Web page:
West Des Moines had planned to provide ultra-high-speed Google Fiber internet throughout the city, but the effort is being halted by a lawsuit from internet provider Mediacom. The legal action states the city violated multiple state laws in its pursuit of connectivity, according to the Des Moines Register.
The arrangement with Google was applauded by city officials at the time, saying it met the goals the city set forth in their WDM 2036 strategic plan. West Des Moines would be the 19th city nationwide to receive a Google Fiber network and the first in Iowa, according to the account.
The complaint cites an Iowa law designed to bolster development of blighted areas with fiber optic cable. Mediacom said the law was misused and misinterpreted to favor Google by issuing bonds worth more than $40 million to build out the network. The company, which employs about 400 workers in West Des Moines, contends the city never opened the project for competitive bids.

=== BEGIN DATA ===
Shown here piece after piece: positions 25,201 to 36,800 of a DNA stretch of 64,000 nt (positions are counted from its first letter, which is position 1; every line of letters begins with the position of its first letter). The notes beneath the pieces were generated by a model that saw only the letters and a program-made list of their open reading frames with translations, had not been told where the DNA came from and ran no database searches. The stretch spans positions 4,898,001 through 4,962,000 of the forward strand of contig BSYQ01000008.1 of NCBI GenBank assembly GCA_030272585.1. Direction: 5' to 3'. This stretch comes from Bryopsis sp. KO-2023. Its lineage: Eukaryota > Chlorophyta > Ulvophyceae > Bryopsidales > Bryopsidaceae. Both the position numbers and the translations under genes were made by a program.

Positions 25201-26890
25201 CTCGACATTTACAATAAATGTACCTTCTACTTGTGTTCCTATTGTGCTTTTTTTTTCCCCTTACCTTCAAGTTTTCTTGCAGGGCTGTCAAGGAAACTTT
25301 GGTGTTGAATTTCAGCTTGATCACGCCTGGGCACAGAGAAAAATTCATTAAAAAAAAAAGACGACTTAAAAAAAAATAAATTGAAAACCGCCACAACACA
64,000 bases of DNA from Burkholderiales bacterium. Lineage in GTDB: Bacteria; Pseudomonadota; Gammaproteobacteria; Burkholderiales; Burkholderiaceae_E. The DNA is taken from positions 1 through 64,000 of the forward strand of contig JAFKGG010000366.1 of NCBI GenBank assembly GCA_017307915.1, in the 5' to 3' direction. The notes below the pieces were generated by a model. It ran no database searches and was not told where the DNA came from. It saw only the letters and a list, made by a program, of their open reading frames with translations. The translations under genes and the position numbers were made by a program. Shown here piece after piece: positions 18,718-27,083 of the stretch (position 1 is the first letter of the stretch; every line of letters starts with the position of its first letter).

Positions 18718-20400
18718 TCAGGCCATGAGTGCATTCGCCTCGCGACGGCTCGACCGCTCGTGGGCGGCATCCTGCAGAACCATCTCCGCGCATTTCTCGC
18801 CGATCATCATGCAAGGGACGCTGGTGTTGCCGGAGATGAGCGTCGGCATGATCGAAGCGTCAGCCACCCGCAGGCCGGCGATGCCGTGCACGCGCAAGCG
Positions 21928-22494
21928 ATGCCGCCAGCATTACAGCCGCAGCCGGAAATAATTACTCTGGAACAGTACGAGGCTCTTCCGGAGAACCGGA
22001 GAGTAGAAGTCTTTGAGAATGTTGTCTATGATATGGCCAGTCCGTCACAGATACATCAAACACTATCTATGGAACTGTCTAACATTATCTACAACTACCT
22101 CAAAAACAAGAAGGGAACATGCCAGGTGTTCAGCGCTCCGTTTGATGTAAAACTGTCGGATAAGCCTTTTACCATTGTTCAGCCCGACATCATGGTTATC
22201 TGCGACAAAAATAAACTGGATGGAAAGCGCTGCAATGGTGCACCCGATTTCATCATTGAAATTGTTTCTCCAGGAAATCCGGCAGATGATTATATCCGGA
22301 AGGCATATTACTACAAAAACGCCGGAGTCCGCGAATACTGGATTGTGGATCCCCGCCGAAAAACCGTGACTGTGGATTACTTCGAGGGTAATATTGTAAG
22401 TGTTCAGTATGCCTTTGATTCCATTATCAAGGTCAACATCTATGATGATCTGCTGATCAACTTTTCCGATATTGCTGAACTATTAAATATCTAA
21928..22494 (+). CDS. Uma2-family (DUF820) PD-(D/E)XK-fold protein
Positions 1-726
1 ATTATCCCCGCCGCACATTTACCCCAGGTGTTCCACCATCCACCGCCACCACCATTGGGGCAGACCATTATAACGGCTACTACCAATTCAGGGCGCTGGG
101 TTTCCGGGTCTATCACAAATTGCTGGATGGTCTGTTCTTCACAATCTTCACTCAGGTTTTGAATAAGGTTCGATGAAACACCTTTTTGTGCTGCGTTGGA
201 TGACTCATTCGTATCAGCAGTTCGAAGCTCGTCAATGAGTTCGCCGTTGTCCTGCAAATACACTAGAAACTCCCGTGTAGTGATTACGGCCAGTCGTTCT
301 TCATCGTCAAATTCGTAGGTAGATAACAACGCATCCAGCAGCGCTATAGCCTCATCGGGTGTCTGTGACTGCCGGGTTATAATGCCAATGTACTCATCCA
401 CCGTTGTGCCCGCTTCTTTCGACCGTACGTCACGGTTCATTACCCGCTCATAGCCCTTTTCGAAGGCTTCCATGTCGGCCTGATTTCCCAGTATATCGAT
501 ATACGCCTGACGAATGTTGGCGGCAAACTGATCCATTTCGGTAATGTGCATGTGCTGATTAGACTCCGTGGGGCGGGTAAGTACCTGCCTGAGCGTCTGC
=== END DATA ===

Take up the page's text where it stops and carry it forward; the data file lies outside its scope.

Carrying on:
City officials replied to the suit saying the contract with Google was deemed a necessity if they were to meet the area’s demands for better internet service. Google Fiber was scheduled to pay the city $2.25 per month for each household that connects to the network, for a minimum of $4.5 million over the 20-year partnership, the Register reported.
Mediacom said the city negotiated the deal in secret and with an absence of public input. In addition, the company cites a conflict of interest, as City Council, Matthew McKinney, is Google’s chief lobbyist for Iowa. Although McKinney recused himself when it came to a final vote on the plan, Mediacom said he was an active participant in early negotiations.
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